Mass spectrometry

The compound library was analyzed by LC-MS using an Agilent 6545 Q-TOF mass spectrometer with Agilent 1290 Infinity II UHPLC (Stanford ChemH Metabolomics Knowledge Center). Chromatography was done on a ZorbaxRapid Resolution High Definition Column, 1.8 μm (Agilent) column with HPLC-grade (Thermo-Fisher) water with 0.1% Formic acid as solvent A and HPLC-grade acetonitrile with 0.1% formic acid (Thermo-Fisher) as solvent B. A volume of 10 μL of sample in DMSO were injected between 250 nM and 1 μM, and run at a constant rate of 0.4 mL per minute at 40°C. Separation was performed with the following gradient: 0–18 min, 3–50% B; 18–27 min, 50–97% B; 27–30 min, 97% B; followed by a 5 minute equilibration at 3% B. LC Eluent was sent to the MS starting at 0 min. The MS was in Dual Agilent Jet Stream electrospray ionization (AJS ESI) in positive mode, source gas temperature at 300°C, gas flow rate of 11 l/min, and nebulizer pressure of 35 psi. Data was collected using the MassHunter Workstation LC/MS Data Acquisition software (Agilent). Data files were converted into mzML format using MSConvert (Proteowizard).

Analysis was performed using Matlab, with code available at https://github.com/btownshend.

Small molecule library composition confirmation through QTOF mass spectrometry

To spot-check that the selection and subsequent characterizations were not due to any contaminants that may have been present in the manufacturer’s chemical library or due to subsequent handling, we ran the following control experiment. Small molecule compounds that produced at least 3-fold change of cleavage in our validation CleaveSeq runs in any of the tested RNA biosensors and were readily available from manufacturers other than the original source. Solutions were prepared from new stock and independently tested using CleaveSeq. We sourced 28 such compounds independently and ran CleaveSeq assays of the biosensor pool in the presence of each of these at 10 μM concentration and compared the observed fold-change of cleavage with those using the original preparations of the same compounds (S3 Fig). Of these, 26 showed similar fold-change of cleavage to the original measurements for sequences that elicited at least 2-fold change of cleavage, with two notable exceptions. CDIQ165-N09 showed higher cleavage fold-change in the presence of the second-sourced chemical by approximately 5x and CDIQ125-J17 showed lower cleavage fold-change by approximately 2.5x. Samples from both sources for each of CDIQ165-N09 and CDIQ125-J17 were analyzed with mass spectrometry. Neither preparation of CDIQ125-J17 had clear peaks at expected m/z’s, likely due to the compounds of interest not ionizing under the conditions used. However, the second-sourced sample of CDIQ165-N09 showed a clear peak with an m/z corresponding to an M+H adduct of the expected chemical whereas the ChemDiv sample showed no corresponding peak. Thus, the difference in observed responses is likely due to the expected chemical not being present in the ChemDiv sample at the expected concentration, possibly caused by degradation or handling of the library prior to our work. A few other compounds showed a slight deviation in fold-change of cleavage between the two preparations, likely due to differences in the final concentrations of the compounds. As the compound library preparation steps required liquid-handler pipetting of volumes in the low microliters, the limited precision of those transfers introduced deviations in the concentrations.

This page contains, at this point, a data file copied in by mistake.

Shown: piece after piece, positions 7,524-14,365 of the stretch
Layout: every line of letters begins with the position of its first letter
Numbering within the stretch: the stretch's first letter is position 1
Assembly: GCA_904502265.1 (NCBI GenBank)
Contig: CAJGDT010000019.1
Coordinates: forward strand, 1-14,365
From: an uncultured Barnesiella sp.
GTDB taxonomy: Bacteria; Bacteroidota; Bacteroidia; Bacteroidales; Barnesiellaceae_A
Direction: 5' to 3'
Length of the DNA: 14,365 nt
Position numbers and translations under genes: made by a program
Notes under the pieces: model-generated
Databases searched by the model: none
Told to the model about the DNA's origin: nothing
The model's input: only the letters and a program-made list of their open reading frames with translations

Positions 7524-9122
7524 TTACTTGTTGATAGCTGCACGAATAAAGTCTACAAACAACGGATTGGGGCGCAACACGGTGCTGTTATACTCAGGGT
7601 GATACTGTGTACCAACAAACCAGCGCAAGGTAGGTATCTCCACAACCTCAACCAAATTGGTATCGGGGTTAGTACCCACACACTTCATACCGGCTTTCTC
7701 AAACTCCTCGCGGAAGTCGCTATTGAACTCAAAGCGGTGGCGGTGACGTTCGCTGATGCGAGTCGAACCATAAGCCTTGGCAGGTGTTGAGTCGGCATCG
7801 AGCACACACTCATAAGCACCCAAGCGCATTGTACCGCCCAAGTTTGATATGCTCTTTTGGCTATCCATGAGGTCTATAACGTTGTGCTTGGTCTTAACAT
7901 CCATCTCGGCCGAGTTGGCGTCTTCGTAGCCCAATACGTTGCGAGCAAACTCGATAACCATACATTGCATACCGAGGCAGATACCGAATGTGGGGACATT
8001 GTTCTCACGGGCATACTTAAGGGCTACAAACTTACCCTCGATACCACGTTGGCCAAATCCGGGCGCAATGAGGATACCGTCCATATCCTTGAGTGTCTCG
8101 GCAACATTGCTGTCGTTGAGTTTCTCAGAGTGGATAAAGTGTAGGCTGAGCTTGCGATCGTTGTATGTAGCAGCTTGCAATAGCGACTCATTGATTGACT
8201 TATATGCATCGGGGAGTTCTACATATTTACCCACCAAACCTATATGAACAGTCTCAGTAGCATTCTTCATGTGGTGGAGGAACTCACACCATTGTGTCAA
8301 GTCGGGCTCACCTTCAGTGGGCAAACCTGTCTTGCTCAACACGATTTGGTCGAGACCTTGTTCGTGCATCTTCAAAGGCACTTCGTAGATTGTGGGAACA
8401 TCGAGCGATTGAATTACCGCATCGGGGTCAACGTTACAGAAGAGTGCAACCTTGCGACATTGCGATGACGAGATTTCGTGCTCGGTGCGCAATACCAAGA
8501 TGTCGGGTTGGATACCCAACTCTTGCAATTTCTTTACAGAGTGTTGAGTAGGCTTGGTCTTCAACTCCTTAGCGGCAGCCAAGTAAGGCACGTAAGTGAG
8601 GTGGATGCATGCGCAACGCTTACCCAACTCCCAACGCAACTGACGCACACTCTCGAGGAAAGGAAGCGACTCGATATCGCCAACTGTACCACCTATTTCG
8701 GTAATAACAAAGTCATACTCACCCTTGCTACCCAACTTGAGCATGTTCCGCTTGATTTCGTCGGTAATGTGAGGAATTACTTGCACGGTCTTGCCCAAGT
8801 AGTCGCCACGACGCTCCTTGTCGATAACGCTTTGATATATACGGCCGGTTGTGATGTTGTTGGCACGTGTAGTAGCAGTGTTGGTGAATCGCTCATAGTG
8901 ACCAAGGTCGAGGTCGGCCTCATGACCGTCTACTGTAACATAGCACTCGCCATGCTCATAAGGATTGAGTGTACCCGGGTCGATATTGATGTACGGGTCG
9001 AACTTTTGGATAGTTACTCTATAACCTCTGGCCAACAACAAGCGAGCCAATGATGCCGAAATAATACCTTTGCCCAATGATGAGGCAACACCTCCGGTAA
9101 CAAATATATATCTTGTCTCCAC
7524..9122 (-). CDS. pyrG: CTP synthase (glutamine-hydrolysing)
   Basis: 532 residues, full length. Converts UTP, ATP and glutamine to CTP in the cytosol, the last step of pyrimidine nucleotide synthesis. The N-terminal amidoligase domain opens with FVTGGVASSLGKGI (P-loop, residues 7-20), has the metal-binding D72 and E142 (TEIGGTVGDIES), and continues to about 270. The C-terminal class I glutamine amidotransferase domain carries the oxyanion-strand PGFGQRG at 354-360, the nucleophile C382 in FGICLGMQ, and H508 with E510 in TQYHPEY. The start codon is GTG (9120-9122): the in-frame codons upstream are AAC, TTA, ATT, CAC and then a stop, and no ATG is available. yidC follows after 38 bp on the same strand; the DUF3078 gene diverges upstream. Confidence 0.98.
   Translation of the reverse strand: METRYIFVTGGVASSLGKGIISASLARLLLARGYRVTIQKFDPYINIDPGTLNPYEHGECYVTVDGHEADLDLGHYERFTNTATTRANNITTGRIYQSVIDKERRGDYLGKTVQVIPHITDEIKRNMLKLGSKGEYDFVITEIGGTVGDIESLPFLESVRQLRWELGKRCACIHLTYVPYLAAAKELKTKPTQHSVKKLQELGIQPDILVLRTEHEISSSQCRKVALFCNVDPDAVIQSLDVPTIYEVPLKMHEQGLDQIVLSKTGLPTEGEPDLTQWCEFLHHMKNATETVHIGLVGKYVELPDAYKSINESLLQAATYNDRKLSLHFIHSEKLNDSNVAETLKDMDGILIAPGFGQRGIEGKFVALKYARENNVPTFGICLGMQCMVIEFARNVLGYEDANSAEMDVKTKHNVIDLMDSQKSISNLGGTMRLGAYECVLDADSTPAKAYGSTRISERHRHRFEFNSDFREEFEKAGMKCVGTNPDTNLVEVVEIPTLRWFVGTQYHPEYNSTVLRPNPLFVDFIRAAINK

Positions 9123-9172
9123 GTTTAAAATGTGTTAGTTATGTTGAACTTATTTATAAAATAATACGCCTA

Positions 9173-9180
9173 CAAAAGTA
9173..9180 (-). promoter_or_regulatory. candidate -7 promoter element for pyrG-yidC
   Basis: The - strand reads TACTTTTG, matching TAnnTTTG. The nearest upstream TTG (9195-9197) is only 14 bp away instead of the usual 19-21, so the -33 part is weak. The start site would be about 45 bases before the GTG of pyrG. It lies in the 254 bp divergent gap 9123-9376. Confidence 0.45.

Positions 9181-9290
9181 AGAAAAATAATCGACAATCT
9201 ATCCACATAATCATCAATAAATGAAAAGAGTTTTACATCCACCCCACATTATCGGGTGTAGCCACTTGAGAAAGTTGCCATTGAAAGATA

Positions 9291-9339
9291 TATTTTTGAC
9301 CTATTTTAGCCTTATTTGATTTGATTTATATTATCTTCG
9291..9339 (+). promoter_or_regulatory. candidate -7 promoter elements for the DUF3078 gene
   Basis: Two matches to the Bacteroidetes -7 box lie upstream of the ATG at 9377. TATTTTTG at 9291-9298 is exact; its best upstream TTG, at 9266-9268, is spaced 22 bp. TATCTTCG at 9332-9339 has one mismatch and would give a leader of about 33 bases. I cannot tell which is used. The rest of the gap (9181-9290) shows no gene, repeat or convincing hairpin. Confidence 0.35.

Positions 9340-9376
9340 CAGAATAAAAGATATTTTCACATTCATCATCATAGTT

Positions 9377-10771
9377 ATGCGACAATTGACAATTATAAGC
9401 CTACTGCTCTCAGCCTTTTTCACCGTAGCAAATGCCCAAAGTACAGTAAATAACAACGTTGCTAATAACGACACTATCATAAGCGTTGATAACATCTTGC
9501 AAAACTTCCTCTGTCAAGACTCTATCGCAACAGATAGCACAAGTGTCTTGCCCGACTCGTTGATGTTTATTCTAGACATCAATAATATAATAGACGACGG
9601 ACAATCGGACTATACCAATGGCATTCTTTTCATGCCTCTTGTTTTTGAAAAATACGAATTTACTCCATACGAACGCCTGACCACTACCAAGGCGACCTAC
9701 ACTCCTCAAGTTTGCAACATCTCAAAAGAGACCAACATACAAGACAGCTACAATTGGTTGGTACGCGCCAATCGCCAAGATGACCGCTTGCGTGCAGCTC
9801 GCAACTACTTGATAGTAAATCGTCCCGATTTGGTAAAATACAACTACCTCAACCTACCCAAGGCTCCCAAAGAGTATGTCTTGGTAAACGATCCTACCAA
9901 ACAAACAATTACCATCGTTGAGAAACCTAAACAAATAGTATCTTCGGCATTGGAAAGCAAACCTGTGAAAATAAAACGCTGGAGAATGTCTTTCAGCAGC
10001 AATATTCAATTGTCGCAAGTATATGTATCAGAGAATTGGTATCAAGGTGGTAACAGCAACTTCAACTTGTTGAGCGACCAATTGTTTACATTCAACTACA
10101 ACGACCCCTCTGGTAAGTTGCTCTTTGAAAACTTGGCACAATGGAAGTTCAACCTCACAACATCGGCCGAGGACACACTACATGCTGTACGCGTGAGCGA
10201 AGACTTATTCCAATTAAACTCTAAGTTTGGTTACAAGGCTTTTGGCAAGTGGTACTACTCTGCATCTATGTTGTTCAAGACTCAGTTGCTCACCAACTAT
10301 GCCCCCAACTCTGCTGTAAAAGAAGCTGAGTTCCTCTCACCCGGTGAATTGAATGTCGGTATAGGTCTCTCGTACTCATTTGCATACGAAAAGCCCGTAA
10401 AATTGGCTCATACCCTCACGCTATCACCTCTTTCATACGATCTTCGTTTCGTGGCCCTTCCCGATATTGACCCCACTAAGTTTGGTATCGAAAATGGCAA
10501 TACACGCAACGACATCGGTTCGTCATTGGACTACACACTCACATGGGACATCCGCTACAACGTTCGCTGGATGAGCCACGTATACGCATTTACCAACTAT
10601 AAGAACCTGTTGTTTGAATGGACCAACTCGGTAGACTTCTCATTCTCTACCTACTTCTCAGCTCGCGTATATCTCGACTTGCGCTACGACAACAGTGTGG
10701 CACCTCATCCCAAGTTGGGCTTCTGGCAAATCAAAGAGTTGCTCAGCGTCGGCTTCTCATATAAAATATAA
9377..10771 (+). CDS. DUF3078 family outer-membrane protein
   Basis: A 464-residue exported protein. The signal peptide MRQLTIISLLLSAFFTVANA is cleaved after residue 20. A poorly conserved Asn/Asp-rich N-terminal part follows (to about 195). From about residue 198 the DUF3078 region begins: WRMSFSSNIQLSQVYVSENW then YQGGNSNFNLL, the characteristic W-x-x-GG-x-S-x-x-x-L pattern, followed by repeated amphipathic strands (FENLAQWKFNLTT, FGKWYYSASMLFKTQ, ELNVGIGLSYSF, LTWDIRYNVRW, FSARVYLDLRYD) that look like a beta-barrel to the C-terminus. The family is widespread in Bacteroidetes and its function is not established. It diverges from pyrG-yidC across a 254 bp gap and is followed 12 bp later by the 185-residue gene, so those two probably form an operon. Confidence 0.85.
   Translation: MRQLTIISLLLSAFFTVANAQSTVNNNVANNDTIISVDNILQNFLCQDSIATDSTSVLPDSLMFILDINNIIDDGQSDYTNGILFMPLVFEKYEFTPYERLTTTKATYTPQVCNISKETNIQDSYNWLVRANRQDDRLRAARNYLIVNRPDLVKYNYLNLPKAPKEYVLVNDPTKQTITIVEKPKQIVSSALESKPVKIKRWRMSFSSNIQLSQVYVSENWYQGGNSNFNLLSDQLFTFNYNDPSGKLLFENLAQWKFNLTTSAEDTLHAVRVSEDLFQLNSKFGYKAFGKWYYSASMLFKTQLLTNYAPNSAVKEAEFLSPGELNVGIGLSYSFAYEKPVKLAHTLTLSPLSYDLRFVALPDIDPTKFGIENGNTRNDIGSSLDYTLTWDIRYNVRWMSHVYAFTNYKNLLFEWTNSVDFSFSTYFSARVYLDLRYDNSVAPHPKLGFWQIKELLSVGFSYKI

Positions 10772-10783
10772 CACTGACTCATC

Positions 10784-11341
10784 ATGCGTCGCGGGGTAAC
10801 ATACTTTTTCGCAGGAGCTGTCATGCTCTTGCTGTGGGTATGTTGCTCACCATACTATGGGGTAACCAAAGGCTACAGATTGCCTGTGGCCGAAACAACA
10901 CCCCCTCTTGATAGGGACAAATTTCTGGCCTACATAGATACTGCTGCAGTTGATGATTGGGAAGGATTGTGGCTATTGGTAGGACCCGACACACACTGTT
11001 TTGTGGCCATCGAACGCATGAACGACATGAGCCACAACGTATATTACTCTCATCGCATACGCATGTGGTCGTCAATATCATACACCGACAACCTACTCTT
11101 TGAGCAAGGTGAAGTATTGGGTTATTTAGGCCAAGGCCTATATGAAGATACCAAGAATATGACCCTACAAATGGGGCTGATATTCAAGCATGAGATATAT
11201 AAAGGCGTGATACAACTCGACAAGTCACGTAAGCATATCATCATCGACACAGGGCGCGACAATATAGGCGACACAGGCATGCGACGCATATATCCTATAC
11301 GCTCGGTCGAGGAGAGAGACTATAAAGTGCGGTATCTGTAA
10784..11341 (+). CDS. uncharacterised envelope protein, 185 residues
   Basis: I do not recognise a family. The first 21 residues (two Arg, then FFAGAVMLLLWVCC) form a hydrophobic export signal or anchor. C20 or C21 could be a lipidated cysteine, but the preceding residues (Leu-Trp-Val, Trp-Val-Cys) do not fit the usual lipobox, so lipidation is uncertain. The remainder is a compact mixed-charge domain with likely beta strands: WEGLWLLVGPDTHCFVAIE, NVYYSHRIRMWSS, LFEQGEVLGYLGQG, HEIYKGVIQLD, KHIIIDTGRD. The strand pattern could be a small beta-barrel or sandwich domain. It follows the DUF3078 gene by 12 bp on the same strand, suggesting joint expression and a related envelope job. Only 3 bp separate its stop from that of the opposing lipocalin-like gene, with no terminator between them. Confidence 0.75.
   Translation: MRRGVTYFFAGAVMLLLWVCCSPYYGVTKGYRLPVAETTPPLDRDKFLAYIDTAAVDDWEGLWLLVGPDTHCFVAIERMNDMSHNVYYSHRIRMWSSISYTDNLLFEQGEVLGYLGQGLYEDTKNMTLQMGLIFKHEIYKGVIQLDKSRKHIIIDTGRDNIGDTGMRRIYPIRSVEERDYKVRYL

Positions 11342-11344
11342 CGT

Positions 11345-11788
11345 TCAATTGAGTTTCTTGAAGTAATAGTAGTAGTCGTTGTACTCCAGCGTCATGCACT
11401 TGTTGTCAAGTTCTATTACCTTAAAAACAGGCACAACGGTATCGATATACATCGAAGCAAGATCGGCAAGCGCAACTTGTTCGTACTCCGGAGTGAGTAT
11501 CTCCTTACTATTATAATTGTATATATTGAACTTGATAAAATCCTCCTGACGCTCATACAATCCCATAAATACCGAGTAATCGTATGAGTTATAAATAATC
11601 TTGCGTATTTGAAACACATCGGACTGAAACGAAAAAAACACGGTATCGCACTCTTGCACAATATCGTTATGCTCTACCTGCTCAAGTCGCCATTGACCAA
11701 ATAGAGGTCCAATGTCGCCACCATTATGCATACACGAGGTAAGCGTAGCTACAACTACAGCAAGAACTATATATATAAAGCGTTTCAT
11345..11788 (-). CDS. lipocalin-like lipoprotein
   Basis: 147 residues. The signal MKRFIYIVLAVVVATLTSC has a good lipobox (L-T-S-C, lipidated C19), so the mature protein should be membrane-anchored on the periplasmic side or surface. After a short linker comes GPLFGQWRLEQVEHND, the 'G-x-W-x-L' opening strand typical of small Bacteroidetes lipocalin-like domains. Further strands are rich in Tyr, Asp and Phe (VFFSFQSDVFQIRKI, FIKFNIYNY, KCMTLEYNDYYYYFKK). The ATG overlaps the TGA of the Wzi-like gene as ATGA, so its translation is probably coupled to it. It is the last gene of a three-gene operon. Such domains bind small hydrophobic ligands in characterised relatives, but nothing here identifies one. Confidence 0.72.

Supporting information

S1 Fig. Bistable amplicon sequences are capable of retaining “switching” capabilities by encoding.

The sequence above is representative of several sequences that were enriched early in the selection and contain a structure that appears to have two stable secondary structures. (a) secondary structure in which all the nucleotides are involved in forming the ribozyme; (b) an alternative secondary structure which leaves the 5’ end free to anneal to the reverse transcription primer without disrupting the ribozyme structure.

https://doi.org/10.1371/journal.pone.0273381.s001

(PDF)

S2 Fig. Verification of compounds by mass spectrometry.

The elution time and m/z of the largest ion count peak matching expected adducts are shown for each of the compounds that occur in at least 4 out of 5 expected mixtures. Blue points indicate unambiguous assignments, red points are for compounds that overlap in elution time and m/z with at least one other compound, and magenta points show compounds that were not assigned an elution time. Data plotted here is contained in S1 Table.

https://doi.org/10.1371/journal.pone.0273381.s002

(PDF)

S3 Fig. Compound verification.

Each subplot shows the fold-change of cleavage of the sequences in the same library in response to two different formulations of purportedly the same compound. Error bars indicate the 95% confidence interval for each measurement based on the number of sequence reads; they are shown for sequences for which the lower-bound of the confidence interval is greater than 1.0 with either formulation.